The 7 things most start-ups fail to do

I like 7 it’s a magic number I’ve recently given you 7 things you can improve in raising finance as a start-up and networking  in these recent posts, and in all of my interviews on wisequeenweekly I ask 7 questions.

I’ve sat in on hundreds of developer and start-up meetings, and not as a journalist, as a project manager and entrepreneur,

these are the 7 things that come up time and time again when you look at start-ups that failed and why..

I. Work for someone else first. Dealing with office politics and learning how to work with and communicate with tech people, developers, managers and clients is a skill that is severely under-estimated. The number one ingredient in successful start-ups and business teams is chemistry between the team members. Learn how to communicate. Good leaders are always good communicators. You can hire -in the other skills, but if you can’t communicate effectively, theres no lift-off.

Most start-ups that have taken off are preceeded by 5 attempts that never got off the ground, making mistakes and learning from them is the official university for start-ups who bootstrap it.

2. Stop moving the goalposts. You don’t get your goals written down, actioned with agreement and a time line with all the members of your team, but you just go off with a rifle picking off all the stuff that pops up. So you start off improving the look and feel of your site, platform or app and you get some of it done with the team members pulling together hard, putting in hours and always watching the budget limitations. Then, instead of closing that issue as a success and encouraging everyone “job well done”, before you take the next steps to building an audience, you’re off on another tangent. Lets do that, lets build an app, lets go and sign up the ten biggest CEO s in the city to raise finance, Hey, lets go talk to Richard Branson!. Slow down cowboy, your team are getting post traumtic stress disorder, the attention span you are giving on any issue is ten minutes.

3. Know what you want to achieve, at some stage you have to close phase one, breathe a sigh of relief that you are still alive and move on to phase two, Developing on the run or agile development is what every successful start -up that was established and eventually acquired, had focused on, but know what you want, or you will waste money and burn a lot of people.

4. Who are your clients or prospective clients? Now this may seem silly, but everytime I ask this question, few can answer it, they simply assume everyone will love their product or idea and run to buy it, they truly believe it’s a brand new, never-before-seen invention, and once they build it people will come.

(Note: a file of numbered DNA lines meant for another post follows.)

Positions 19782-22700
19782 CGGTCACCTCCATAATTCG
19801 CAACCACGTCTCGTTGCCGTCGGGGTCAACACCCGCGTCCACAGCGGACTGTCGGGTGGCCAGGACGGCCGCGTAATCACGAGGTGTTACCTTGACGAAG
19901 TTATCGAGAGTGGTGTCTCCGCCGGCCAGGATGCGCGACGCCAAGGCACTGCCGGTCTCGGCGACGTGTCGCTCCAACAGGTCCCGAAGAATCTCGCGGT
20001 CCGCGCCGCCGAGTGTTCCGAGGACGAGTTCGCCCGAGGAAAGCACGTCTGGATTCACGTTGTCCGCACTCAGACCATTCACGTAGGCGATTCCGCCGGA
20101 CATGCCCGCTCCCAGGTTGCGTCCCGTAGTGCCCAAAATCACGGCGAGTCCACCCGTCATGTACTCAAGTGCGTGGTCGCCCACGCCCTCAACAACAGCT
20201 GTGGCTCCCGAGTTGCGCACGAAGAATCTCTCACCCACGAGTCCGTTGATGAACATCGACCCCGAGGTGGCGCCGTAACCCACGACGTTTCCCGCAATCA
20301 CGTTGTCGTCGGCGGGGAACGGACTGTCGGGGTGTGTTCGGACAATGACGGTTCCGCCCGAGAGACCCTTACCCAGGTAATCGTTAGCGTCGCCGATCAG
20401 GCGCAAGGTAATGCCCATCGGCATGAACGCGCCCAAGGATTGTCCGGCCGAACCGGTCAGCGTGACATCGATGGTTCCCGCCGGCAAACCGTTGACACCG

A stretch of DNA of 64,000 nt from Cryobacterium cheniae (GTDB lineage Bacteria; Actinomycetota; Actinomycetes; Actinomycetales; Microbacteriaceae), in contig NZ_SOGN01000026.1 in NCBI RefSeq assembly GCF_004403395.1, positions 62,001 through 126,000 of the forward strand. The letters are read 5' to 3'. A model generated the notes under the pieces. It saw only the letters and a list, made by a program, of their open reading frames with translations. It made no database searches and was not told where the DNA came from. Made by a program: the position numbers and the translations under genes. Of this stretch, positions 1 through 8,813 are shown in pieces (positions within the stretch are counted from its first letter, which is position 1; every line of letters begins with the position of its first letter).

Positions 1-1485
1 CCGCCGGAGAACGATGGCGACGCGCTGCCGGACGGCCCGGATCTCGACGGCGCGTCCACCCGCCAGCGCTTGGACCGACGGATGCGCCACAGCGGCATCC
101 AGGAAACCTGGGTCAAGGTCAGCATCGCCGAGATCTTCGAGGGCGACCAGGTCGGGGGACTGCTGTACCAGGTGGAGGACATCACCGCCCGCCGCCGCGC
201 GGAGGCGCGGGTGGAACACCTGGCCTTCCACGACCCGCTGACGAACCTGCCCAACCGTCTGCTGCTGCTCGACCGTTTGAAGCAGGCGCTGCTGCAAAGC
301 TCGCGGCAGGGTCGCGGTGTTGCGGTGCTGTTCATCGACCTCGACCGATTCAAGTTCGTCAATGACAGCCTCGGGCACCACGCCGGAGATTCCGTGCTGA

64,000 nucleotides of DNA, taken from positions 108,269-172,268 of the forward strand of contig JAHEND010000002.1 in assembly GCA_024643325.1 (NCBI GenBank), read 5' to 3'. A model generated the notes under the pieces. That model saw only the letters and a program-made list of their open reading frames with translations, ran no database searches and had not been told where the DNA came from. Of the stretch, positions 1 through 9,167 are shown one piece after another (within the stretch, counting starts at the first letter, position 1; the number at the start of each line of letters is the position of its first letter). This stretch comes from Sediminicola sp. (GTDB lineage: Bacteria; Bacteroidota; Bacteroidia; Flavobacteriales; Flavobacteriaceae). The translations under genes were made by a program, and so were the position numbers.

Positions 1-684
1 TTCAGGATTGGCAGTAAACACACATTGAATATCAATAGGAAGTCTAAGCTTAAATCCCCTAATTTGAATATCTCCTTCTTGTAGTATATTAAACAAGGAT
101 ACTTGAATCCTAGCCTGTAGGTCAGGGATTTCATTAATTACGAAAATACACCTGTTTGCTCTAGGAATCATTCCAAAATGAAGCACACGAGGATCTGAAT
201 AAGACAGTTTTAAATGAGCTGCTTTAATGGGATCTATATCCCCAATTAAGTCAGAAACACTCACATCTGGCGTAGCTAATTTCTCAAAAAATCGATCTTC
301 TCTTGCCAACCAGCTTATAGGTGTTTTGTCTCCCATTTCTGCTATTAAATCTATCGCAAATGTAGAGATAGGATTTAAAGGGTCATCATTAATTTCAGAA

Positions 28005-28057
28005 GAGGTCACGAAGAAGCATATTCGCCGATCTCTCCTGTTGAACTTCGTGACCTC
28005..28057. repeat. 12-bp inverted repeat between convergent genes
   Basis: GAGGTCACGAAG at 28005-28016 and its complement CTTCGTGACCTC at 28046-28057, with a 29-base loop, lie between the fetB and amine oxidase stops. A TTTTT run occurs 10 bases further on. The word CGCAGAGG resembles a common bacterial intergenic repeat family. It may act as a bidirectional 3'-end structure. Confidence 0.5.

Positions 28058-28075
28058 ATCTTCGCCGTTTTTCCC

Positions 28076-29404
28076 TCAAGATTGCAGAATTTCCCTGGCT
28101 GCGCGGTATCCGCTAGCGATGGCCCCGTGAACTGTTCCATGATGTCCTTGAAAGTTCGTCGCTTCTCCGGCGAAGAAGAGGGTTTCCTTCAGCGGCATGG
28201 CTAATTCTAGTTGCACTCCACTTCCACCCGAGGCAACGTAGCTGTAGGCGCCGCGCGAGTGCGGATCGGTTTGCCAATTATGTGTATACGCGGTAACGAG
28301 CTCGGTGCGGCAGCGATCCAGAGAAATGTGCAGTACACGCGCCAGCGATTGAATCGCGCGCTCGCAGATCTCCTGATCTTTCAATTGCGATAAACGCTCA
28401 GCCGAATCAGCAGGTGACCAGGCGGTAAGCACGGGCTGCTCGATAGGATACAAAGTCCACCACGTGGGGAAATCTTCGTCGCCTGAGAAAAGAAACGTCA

5. Who are you competitors and what can you learn from them. If I had a penny for everytime I have heard the response – “We dont have any competitors, we are the only ones doing this”, I would be a billionaire by now. Of course you have competitors, wake up and smell the coffee! Use social tools to find out. If you’e building an app in stealth mode you have mere months to get it to market before you’re eclipsed by someone else. Unless of course you have already built your kingdom and just want to build a free app to keep your users happy.

6. Think, think, re-think, or as my mother the tailor says: think twice, cut once. People get stuck on their idea, and refuse to re-think, revise and restructure the original plan according to what is happening in the market, this attitude trips many people up. Maybe your original plan was to open a sales platform which is beyond your budget and you stubbornly stick to that and refuse to take advice from the market who made the mistakes you could learn from. Social analytics was designed for you.

7. Ask for the business. People forget to ask for what they want when they get in front of a client or email them. Once you have your ten solid clients and have built loyalty, be useful to them, ask them how you can help them reach their goals, you can build a solid business from them.

People buy from people. Always keep your audience in mind, dont try and compete with Facebook, or become the next Bloomberg. Don’t try to game SEO or Google with content. You must build trust first, learn how to engage first.

You need to walk before you run, bad communication and management is the number one reason a startup or any business fails.
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